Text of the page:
Another opportunity is entrepreneurship, being a business owner. So not merely a freelancer who is a one person show, but actually building a team of people and building a company that is doing something. Whether it’s an agency, whether it’s a product,  is actually starting something of your own.

If you like the idea of ownership, of autonomy, of [00:03:00] building something that is bigger than yourself, that will outlive yourself, that you can contribute to and have a legacy of sorts, then entrepreneurship is a valid option. However, there are downsides to entrepreneurship, it can be pretty complex. Usually building a businesses can take away from the time and energy that you could be using honing your craft, learning new skills and developing yourself as a software engineer in business ownership.

There’s also this idea of the “E-Myth”. There’s a great book by Michael Gerber called “The E Myth Revisited”, and it talks about the belief or this misconception: the skills it takes to complete something is the same skills that it takes to have a business that does that work. A great example that it uses in the book is that of a pie company, a pie shop.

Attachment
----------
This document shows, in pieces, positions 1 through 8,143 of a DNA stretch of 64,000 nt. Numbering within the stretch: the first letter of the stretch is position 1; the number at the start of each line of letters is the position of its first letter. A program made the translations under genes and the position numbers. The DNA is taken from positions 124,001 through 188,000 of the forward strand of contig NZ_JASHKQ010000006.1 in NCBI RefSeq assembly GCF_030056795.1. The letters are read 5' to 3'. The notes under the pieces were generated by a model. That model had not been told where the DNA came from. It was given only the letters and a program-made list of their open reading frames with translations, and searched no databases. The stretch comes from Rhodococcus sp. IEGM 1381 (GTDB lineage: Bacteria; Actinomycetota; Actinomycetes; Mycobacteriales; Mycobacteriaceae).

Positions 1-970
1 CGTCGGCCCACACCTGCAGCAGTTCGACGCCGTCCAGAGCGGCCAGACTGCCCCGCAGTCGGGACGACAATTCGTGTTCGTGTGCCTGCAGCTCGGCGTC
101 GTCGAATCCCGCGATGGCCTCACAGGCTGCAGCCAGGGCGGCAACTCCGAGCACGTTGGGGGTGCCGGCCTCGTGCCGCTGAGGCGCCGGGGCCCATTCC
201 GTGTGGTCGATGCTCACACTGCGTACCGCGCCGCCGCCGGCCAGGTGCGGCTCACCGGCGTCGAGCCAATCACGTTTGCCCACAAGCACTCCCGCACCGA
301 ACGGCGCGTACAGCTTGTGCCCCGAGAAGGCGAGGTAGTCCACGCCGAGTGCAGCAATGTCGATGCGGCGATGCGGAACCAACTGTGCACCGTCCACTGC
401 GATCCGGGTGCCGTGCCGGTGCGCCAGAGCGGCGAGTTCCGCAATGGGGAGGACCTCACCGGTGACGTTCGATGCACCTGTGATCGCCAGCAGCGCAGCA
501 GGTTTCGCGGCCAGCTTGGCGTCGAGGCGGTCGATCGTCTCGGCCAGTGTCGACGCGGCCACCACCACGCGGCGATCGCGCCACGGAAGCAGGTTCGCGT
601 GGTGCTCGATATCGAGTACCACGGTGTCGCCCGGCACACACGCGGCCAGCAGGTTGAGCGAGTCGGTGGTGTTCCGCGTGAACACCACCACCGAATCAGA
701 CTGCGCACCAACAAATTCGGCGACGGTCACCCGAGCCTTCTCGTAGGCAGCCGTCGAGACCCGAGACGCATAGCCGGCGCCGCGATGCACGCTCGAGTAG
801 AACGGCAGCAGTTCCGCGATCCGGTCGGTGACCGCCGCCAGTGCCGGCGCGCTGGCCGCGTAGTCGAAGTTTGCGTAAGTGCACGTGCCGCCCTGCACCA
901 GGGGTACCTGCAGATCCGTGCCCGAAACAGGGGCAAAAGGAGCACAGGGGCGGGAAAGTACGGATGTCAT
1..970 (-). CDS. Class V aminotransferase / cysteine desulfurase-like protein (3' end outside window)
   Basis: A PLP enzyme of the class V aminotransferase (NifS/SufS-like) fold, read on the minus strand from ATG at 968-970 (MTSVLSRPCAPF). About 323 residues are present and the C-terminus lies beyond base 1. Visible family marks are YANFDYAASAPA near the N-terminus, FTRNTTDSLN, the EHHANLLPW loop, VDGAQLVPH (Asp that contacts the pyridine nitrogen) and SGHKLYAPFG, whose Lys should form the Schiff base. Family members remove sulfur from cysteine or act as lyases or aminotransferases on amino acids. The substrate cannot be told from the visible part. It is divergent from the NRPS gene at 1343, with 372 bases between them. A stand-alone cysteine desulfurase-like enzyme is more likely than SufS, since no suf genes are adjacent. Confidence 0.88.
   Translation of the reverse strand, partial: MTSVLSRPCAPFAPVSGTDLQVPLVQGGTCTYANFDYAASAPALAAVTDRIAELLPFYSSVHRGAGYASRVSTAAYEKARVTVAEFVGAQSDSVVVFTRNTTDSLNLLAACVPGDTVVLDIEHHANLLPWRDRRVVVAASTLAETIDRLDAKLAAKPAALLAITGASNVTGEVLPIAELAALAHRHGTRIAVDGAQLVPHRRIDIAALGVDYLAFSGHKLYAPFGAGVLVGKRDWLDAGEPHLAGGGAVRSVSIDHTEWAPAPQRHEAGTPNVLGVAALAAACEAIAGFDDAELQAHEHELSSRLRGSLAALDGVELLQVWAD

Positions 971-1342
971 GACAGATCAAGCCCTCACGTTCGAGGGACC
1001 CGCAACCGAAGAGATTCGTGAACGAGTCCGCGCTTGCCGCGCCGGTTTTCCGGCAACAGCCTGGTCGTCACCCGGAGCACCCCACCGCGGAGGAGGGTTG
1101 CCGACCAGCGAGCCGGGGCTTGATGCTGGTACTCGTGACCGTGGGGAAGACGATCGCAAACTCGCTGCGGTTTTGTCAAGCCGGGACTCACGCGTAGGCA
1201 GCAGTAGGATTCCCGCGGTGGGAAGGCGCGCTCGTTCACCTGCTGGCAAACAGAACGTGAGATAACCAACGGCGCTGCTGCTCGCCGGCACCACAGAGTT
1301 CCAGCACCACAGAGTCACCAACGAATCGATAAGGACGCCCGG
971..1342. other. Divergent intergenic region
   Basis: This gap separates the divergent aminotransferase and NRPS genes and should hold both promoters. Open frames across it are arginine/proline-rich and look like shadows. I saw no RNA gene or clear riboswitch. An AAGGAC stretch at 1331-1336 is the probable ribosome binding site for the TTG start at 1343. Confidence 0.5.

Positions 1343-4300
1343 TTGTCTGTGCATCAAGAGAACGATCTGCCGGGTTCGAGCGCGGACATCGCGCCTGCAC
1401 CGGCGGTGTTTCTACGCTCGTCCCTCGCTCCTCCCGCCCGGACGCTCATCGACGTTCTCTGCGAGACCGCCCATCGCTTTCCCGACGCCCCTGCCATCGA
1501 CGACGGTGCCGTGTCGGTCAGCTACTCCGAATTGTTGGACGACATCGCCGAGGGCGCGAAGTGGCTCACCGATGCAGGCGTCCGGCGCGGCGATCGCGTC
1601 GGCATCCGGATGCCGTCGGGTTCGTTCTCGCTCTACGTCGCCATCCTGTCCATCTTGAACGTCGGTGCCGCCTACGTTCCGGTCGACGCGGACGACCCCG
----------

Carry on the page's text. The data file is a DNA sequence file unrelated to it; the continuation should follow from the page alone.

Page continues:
We’ve all been there at Thanksgiving or at a time like a family gathering. And you have a relative [00:04:00] who does a great job at making a pie or a something recipe, and people want to be supportive and encouraging. They’re like, “Oh my gosh, you make the best pies. You should start a business that makes pies,” but the reality is making a good pie and having a great pie shop are very different.

Usually, if you spend a lot of time just in the making of pies, then that takes away from the time spent building the business of selling and marketing and operating a pie shop. Vice versa. If you’re spending all of your time working on the business, with operations and sales and marketing, then you have less time to make pies.

And there’s a really good chance that you’ve got into business to do more of the thing that you love, but starting the business actually takes away from that. So there is a downside in entrepreneurship as well, but it can be a great thing for a season. It can be a great thing to try. For many people, they have the freedom and flexibility in their own life to get creative about how they make money in software engineering.

[00:05:00] We’re going to spend the rest of our time talking about the different types of employment. So not all jobs, not all W-2 employment opportunities are created equal. There’s a couple of different divisions here. A couple of buckets that I want to kind of pull apart. As we think about a job as a software engineer, before I do, I want to paint a picture.